Work hard, get your name out there, make great guides, and see where the cards fall.

15. In terms of online vs. print guides, what advantages and disadvantages do you see?
Print guides don’t really have an advantage. They’re dinosaurs. The only advantage the reader has in a print guide is expediency. Print outlets have access to games very, very early, so if a gamer needs help right away, print might be the only solution for them, since the final product is ready to go on day one.

But if you can wait a week (or even less), online alternatives will crop up that are almost always better written, more detailed and more useful than their print counterparts.

I still don’t understand why someone would spend $20 on a print guide. I’ve asked myself that question for over ten years.

16. Do you think that online guides are the way of the future and print guides are on their way out?
Absolutely. I’m surprised print guides are still going, to be honest. free alternatives.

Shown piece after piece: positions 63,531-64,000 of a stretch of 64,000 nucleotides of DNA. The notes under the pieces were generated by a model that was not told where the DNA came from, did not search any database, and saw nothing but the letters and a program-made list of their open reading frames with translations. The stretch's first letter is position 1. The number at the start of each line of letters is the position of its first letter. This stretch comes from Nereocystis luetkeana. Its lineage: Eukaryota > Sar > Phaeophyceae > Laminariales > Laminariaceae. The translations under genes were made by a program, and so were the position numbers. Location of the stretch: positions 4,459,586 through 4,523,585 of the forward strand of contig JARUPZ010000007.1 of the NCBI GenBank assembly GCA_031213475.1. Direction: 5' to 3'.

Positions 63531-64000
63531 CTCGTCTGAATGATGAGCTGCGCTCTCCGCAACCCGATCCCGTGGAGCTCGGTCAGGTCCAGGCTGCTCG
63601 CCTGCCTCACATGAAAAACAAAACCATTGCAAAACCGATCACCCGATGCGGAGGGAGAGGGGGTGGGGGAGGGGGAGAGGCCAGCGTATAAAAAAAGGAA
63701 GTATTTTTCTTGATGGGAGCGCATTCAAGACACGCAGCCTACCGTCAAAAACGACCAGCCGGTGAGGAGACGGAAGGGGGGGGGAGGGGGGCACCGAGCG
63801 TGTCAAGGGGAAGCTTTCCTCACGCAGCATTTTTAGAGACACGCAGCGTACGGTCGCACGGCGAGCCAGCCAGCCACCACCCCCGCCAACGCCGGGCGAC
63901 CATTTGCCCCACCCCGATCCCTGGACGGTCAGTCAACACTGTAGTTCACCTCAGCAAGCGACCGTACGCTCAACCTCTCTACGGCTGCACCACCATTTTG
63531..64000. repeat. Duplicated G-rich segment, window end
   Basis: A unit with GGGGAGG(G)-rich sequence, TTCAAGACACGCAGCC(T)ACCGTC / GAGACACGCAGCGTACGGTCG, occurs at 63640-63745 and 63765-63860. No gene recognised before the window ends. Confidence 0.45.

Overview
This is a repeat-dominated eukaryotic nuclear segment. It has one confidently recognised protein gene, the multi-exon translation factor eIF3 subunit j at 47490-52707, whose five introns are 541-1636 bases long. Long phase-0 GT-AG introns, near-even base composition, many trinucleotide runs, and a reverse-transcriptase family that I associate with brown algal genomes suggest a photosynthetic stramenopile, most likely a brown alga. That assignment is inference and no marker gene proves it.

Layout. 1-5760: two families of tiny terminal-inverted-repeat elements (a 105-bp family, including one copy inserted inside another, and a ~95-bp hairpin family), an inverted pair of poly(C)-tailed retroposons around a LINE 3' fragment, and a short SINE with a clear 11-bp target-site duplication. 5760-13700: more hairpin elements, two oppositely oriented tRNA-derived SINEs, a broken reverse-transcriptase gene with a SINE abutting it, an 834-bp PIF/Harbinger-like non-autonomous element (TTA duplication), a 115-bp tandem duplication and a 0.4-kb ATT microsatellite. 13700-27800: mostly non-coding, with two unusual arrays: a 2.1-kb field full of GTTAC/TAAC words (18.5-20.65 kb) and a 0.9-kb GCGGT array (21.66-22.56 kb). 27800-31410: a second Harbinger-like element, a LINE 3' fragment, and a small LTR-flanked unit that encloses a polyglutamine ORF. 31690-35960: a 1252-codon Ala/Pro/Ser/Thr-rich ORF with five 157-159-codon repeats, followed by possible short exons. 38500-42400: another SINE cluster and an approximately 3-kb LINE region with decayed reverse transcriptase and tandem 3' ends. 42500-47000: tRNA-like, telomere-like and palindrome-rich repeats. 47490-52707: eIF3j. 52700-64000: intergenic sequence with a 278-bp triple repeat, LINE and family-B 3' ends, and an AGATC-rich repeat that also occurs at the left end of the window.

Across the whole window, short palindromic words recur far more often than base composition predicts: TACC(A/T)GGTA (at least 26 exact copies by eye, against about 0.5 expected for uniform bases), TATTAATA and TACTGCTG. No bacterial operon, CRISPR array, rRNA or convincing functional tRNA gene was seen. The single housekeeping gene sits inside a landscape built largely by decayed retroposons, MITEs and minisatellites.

17.  Now for the hard question. What is your favorite video game of all time?
Oh, that’s easy. Mega Man 3 on the NES.

Thank you so much, Mr. Moriarty, for your time in answering this interview. However, I think I may have a couple of more questions for you, based on your responses:

  1. Do you think I’m crazy for buying print guides?
  2. Do you think my overall purpose for this site is crazy?

Please don’t answer them.

Strategy Guide Writer Interview – Joe Epstein

Joe EpsteinJoe Epstein is a co-author for several guides I own, including Final Fantasy Dissidia, Crisis Core, and NIER. Despite his busy guide writing schedule and his multiple hard drive failures, he has graced me with an interview.

Which strategy guide company do you write for, or are you a freelancer?

Like most guide authors, I’m a freelancer.

How did you get into guide writing?